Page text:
A few thing are true about this topic. First, you can draw (make images) with PHP. Second, only a sadist would try to replace a Photoshop-like tool with any programming interface to a drawing tool. Third, the GD image library for drawing in PHP has many drawbacks.
Those drawbacks are pretty significant, though some of them are certainly a matter of opinion. Among them, I’d list:
- The PHP GD library is completely procedural. You have no nice image object with a fluent interface or anything like that. You work with it by creating your
$imageand passing that variable into every function you then use related to that image.
- The function names are illegible. Seriously, they’re the much derided PHP standard library at its worst.
imagefilledrectangle(), etc. They’re multiple words long, but neither camelCased nor snaked_case, so we’re just left with a hunk of letters jammed together. Looking closely you can tell them apart, but they’re hardly well named.
- The parameters aren’t obvious. This hardly seems a valid complaint from someone who advocates for the use of WordPress. And I don’t have a wealth of experience with programmatic drawing library to make it clear that this abnormal. But I’d rather pass in an array of named parameters than have to go look up every value every function every time I want to make a change. (Admitted, this is also a PHP limitation, without arrays named parameters aren’t something you can do in PHP today.)
Those complaints voiced, however, using GD has some significant advantages. Well, one. Which is that it’s there by default out of the box, so you can feel pretty certain that even a shared hosting environment will let you access it. ImageMagick (and other available drawing extensions) is better known, and a better option overall, but in a quick survey of the type of hosts my project was likely to end up on only two out of three had the ImageMagick PHP extensions running. And given that I had no say in the hosting environment, GD it was.
Let’s do some drawing!
As I said, other than practicality and universality there isn’t all that much to make GD a good choice for drawing. If other languages or other libraries are available to you, I’d say use them. But you can pretty quickly draw some shapes with GD, and that’s powerful in itself. Here’s an example GD script we’ll talk though:
header('Content-type:image/png'); $image = imagecreate(300, 150); // (x, y) $background = imagecolorallocate($image, 244, 244, 244); $black = imagecolorallocate($image, 15, 15, 15); imagefilledrectangle($image, 0, 65, 300, 85, $black); imagepng($image);
I think you may see what I mean about the ugliness of this code, but it does its job. Basically, you create an image, and you pass that into every function that will do things that will have an effect on it. Colors are created on the image and then used, shapes are drawn, etc.
So the first two lines are pretty simple: it creates the image. We set a header for the page so the browser you see it in interprets our picture correctly. With the next line, we create our “canvas” for the image. As the comment notes, you just pass in the x and y dimensions of your image in pixels and you’re on your way.
But you’ll notice a couple of the lumps that makes me so harsh on GD as well. For one, we call the
imagecolorallocate() function twice and we get two different behaviors. If you’re keeping score you’ll notice that the script above assigns something to the variable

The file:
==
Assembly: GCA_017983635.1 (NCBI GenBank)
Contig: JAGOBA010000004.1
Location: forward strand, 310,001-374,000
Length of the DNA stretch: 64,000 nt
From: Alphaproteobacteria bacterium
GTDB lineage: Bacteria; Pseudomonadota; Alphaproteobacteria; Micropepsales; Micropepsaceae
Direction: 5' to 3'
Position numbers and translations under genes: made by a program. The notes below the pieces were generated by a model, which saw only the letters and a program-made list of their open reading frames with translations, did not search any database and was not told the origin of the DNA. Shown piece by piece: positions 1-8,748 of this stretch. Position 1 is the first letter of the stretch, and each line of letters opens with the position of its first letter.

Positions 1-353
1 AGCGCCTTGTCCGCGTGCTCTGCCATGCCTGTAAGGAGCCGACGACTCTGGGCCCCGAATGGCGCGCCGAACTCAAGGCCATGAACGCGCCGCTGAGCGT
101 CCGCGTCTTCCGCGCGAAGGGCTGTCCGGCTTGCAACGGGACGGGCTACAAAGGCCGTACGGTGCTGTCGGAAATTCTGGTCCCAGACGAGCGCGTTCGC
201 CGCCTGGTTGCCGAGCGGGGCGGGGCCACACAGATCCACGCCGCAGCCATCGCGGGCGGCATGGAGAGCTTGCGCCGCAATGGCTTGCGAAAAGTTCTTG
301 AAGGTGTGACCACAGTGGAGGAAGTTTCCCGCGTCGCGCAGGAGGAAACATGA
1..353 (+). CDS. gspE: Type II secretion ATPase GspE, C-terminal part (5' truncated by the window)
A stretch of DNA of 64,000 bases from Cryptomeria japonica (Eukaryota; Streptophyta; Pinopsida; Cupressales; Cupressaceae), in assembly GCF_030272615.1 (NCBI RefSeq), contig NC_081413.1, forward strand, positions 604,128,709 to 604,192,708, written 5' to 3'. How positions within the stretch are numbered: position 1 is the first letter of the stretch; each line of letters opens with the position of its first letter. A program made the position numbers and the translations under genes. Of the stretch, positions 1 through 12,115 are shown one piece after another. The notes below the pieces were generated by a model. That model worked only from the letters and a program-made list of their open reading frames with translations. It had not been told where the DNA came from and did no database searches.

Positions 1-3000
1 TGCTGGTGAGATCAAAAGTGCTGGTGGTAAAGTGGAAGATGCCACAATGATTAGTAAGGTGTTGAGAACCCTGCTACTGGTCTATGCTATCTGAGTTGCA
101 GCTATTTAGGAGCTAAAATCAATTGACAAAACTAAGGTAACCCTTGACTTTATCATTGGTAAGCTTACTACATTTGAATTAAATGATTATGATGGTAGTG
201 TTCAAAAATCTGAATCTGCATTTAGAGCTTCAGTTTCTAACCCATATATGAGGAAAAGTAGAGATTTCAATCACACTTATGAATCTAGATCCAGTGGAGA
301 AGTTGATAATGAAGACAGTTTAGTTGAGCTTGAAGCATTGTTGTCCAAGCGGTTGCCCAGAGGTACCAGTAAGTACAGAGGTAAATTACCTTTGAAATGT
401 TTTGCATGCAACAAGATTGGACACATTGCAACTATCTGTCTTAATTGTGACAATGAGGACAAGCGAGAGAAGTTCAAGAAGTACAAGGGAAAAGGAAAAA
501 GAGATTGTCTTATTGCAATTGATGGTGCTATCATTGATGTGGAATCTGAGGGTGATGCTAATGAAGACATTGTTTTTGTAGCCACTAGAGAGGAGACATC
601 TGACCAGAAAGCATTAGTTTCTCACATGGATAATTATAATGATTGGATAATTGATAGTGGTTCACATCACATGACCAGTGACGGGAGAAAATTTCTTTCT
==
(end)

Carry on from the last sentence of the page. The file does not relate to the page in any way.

$background but doesn’t access it. That’s not because we use it in line I’m not showing you, it’s because your first call to
imagecolorallocate determines the background color of your image.
The next call to the function and all subsequent ones (assuming you’re passing around the same image resource) will just create free colors that you can pass back into your drawing as colors. I didn’t note it before but you may have guessed: the second, third, and fourth parameters of
imagecolorallocate() are the color’s red, green, and blue values.
We’re using the color — a not quite pure shade of black — to draw a rectangle in the fourth line. For a rectangle, you’ll sanely (though not obviously) specify it by naming two opposing corners in an
x1, y1, x2, y2 format. As you may be able to picture, this is a rectangle through the middle of our image, which goes all the way to the horizontal edges. The final parameter of the
imagefilledrectangle call is the color, in our case we’re using the “black” we just defined.
Finally, the last line we’re telling PHP to display our image resource as a PNG to match our header. With proper header and different commands you can create GIFs and JPEGs with GD as well, but given the simple shape and my preferences, I chose a PNG.
As I’ve said, I don’t really think I’d recommend GD for much drawing. It’s usable, and does work, but those are kind of the minimum goals for any code I’m going to use. I think the ImageMagick PHP extension is available enough even among most shared hosting providers on the internet that there aren’t many times you should use GD when you need to draw in PHP. This was just about the simplest drawing we’d hope to do, and it was still full of ugliness that comes from GD.
Because I’ve mostly wasted your time, describing a solution I’d discourage you from unless you need completely global compatibility with your PHP drawing script, let me recommend this piece from JackMeme, an image macro service, about what the creator learned when trying to make “memes” with PHP. It’s far more detailed about what the advantages of ImageMagick are, and plus MEMES! The takeaway for me:
Image Magick is much, much easier to work. It took me hours before I stumbled upon John Ciacia’s stroke function for GD text, but for IM, you can do it out of the box. I was happy, I was ecstatic…